Please note that N3048EP-ON and N3048ET-ON switches do not support IPv6. 

Also, the N22XX series switches do not support IPv6.

IPv6 Basics

Due to an increased demand for IP addresses across the globe with the introduction of technologies like Internet of Things (IOT), the number of available IP addresses in the IPv4 pool is quickly running out.  IPv6 was developed as a replacement for IPv4. An IPv4 address is a 32 bit number where as IPv6 is 128 bits in length and hence has far larger capacity to generate enough IPv6 addresses to cater to the needs of modern IP based networking. In this section we'll discuss some basics of IPv6 addressing including its packet format.

IPv6 Header Format

The IPv6 header format is shown in Figure 1 below.

IPv6 Basic Header Format

                                                                                                                     IPv6 Packet Header

Version is a 4-bit IP protocol version number and is equal to 6.

Traffic Class is an 8-bit field which specifies the traffic class of the IPv6 packet. It is an equivalent of TOS field in IPv4 packet and used in QoS.

Flow Label is 20-bit long and used to differentiate IPv6 traffic. A data flow cab be identified with a source IP and flow label. This field is used by intermediate network devices to differentiate flows.

Payload Length is a 16-bit long field that specifies the length of IPv6 payload following the header including any extension headers in bytes.

Next Header is an 8-bit field and identifies the type of the first extension header that follows the IPv6 basic header or the protocol type of the upper layer PDU.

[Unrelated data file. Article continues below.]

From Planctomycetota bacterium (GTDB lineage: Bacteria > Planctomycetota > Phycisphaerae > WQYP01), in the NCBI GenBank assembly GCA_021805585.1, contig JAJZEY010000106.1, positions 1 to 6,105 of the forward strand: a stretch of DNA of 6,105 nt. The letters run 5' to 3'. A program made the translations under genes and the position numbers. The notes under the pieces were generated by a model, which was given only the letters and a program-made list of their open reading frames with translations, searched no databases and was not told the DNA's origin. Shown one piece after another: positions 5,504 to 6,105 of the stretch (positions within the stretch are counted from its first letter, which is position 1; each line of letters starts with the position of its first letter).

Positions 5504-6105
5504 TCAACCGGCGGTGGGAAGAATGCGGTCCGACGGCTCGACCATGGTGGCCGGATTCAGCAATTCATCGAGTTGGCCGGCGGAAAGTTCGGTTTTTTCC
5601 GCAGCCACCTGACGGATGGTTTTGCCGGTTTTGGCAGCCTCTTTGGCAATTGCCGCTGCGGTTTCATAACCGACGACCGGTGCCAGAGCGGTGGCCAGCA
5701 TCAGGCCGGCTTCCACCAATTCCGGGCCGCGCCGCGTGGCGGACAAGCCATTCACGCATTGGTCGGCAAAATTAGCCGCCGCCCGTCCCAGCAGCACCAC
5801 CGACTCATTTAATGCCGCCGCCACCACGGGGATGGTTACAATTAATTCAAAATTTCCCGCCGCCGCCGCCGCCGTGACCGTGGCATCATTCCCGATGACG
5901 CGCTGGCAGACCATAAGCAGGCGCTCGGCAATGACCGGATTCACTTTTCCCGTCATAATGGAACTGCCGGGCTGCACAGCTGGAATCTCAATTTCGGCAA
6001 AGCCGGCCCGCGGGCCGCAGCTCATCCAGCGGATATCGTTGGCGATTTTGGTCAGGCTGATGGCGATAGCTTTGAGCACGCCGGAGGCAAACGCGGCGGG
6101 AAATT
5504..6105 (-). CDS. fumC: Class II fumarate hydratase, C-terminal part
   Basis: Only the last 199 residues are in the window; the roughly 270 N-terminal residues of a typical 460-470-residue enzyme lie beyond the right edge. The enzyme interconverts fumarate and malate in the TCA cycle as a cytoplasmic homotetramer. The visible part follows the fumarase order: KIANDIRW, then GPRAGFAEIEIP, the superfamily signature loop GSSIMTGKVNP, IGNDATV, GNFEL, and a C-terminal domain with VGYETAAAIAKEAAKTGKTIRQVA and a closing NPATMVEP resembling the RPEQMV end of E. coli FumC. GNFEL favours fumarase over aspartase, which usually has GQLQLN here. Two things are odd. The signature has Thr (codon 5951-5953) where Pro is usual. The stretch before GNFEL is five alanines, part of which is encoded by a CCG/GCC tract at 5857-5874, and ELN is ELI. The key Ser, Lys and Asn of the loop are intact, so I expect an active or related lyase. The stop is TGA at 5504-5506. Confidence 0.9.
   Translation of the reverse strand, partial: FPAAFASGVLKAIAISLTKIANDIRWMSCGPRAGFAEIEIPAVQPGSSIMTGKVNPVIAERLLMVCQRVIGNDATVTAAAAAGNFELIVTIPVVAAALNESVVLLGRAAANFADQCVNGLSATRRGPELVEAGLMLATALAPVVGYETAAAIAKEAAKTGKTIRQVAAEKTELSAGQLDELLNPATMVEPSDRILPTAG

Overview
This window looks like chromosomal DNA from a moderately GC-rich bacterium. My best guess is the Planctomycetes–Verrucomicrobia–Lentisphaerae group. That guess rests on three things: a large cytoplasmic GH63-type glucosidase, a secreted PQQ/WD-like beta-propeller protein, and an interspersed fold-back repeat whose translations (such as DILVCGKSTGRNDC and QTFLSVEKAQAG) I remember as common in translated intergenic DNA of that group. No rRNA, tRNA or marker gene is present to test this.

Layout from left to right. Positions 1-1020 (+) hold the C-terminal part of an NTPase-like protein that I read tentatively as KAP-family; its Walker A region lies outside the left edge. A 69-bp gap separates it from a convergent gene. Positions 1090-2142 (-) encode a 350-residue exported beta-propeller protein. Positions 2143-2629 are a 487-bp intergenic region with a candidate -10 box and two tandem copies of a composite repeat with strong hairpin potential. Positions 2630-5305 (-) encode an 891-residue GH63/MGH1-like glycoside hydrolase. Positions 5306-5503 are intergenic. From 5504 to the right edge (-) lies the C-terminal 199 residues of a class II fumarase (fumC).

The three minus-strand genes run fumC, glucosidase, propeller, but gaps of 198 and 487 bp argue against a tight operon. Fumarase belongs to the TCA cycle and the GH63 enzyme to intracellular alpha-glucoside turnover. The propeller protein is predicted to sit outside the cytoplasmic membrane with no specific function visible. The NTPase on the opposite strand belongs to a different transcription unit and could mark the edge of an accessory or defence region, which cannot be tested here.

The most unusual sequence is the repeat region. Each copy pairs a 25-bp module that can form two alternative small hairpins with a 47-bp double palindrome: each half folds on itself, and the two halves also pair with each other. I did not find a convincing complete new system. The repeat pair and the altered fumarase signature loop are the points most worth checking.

Hop Limit is 8-bit long and specifies the number of hops the packets can pass. This value is decremented each time the packet passes through a hop and is discarded when the value becomes zero.

Source Address is 128-bit long and defines the source IPv6 address.

Destination Address is also 128-bit long and specifies the destination IPv6 address.


IPv6 uses extension headers between the IPv6 basic header and the upper layer PDU to enhance flexibility in processing IPv6 packets. These extension headers are similar to the Options field in IPv4 packets but unlike IPv4 Options, the header extensions are of variable length to facilitate packet processing. For more information on IPv6 extension headers click here to see IPv6 RFC.

Since version 4.1.0, PICOS fully supports IPv6. 


IPv6 Neighbor Discovery Protocol

Neighbor Discovery Protocol (NDP) is part of the Internet Protocol Suite and is used for gathering various network related information. It operates at the link layer in the IP model of layered communication. NDP defines five ICMPv6 packet types for Router Solicitation, Router Advertisement, Neighbor Solicitation, Neighbor Advertisement and Redirect.  NDP is similar in functionality to Address Resolution Protocol (ARP) but the major difference is that ARP is designed to work with IPv4 whereas NDP is designed for IPv6. These ICMPv6 packet types are further explained below.


  1. Router Solicitation--Type-133 (RS): Router solicitation messages are used by IPv6 capable devices to try to acquire routers on the link. Routers on the link receiving these messages immediately reply with Router Advertisement messages. Normally routers periodically advertise themselves on the link but in the case of receiving an RS message the routers respond immediately with Router Advertisement message.
  2. Router Advertisement--Type-134 (RA): Router advertisements are issued by routers on the link to periodically advertise their presence or these messages can be issued in response to a RS message.
  3. Neighbor Solicitation--Type-135 (NS): Neighbor solicitation messages are issued by devices on the link to acquire the link layer address of a device or to verify that a neighbor is still alive on the link via cached link layer address.
  4. Neighbor Advertisement--Type-136 (NA): Neighbor advertisement messages are issued in response to Neighbor Solicitation messages.
  5. Redirect--Type-137: These messages are used by routers to inform hosts of a better first host router for a destination.


These messages provide the combined functionality listed below.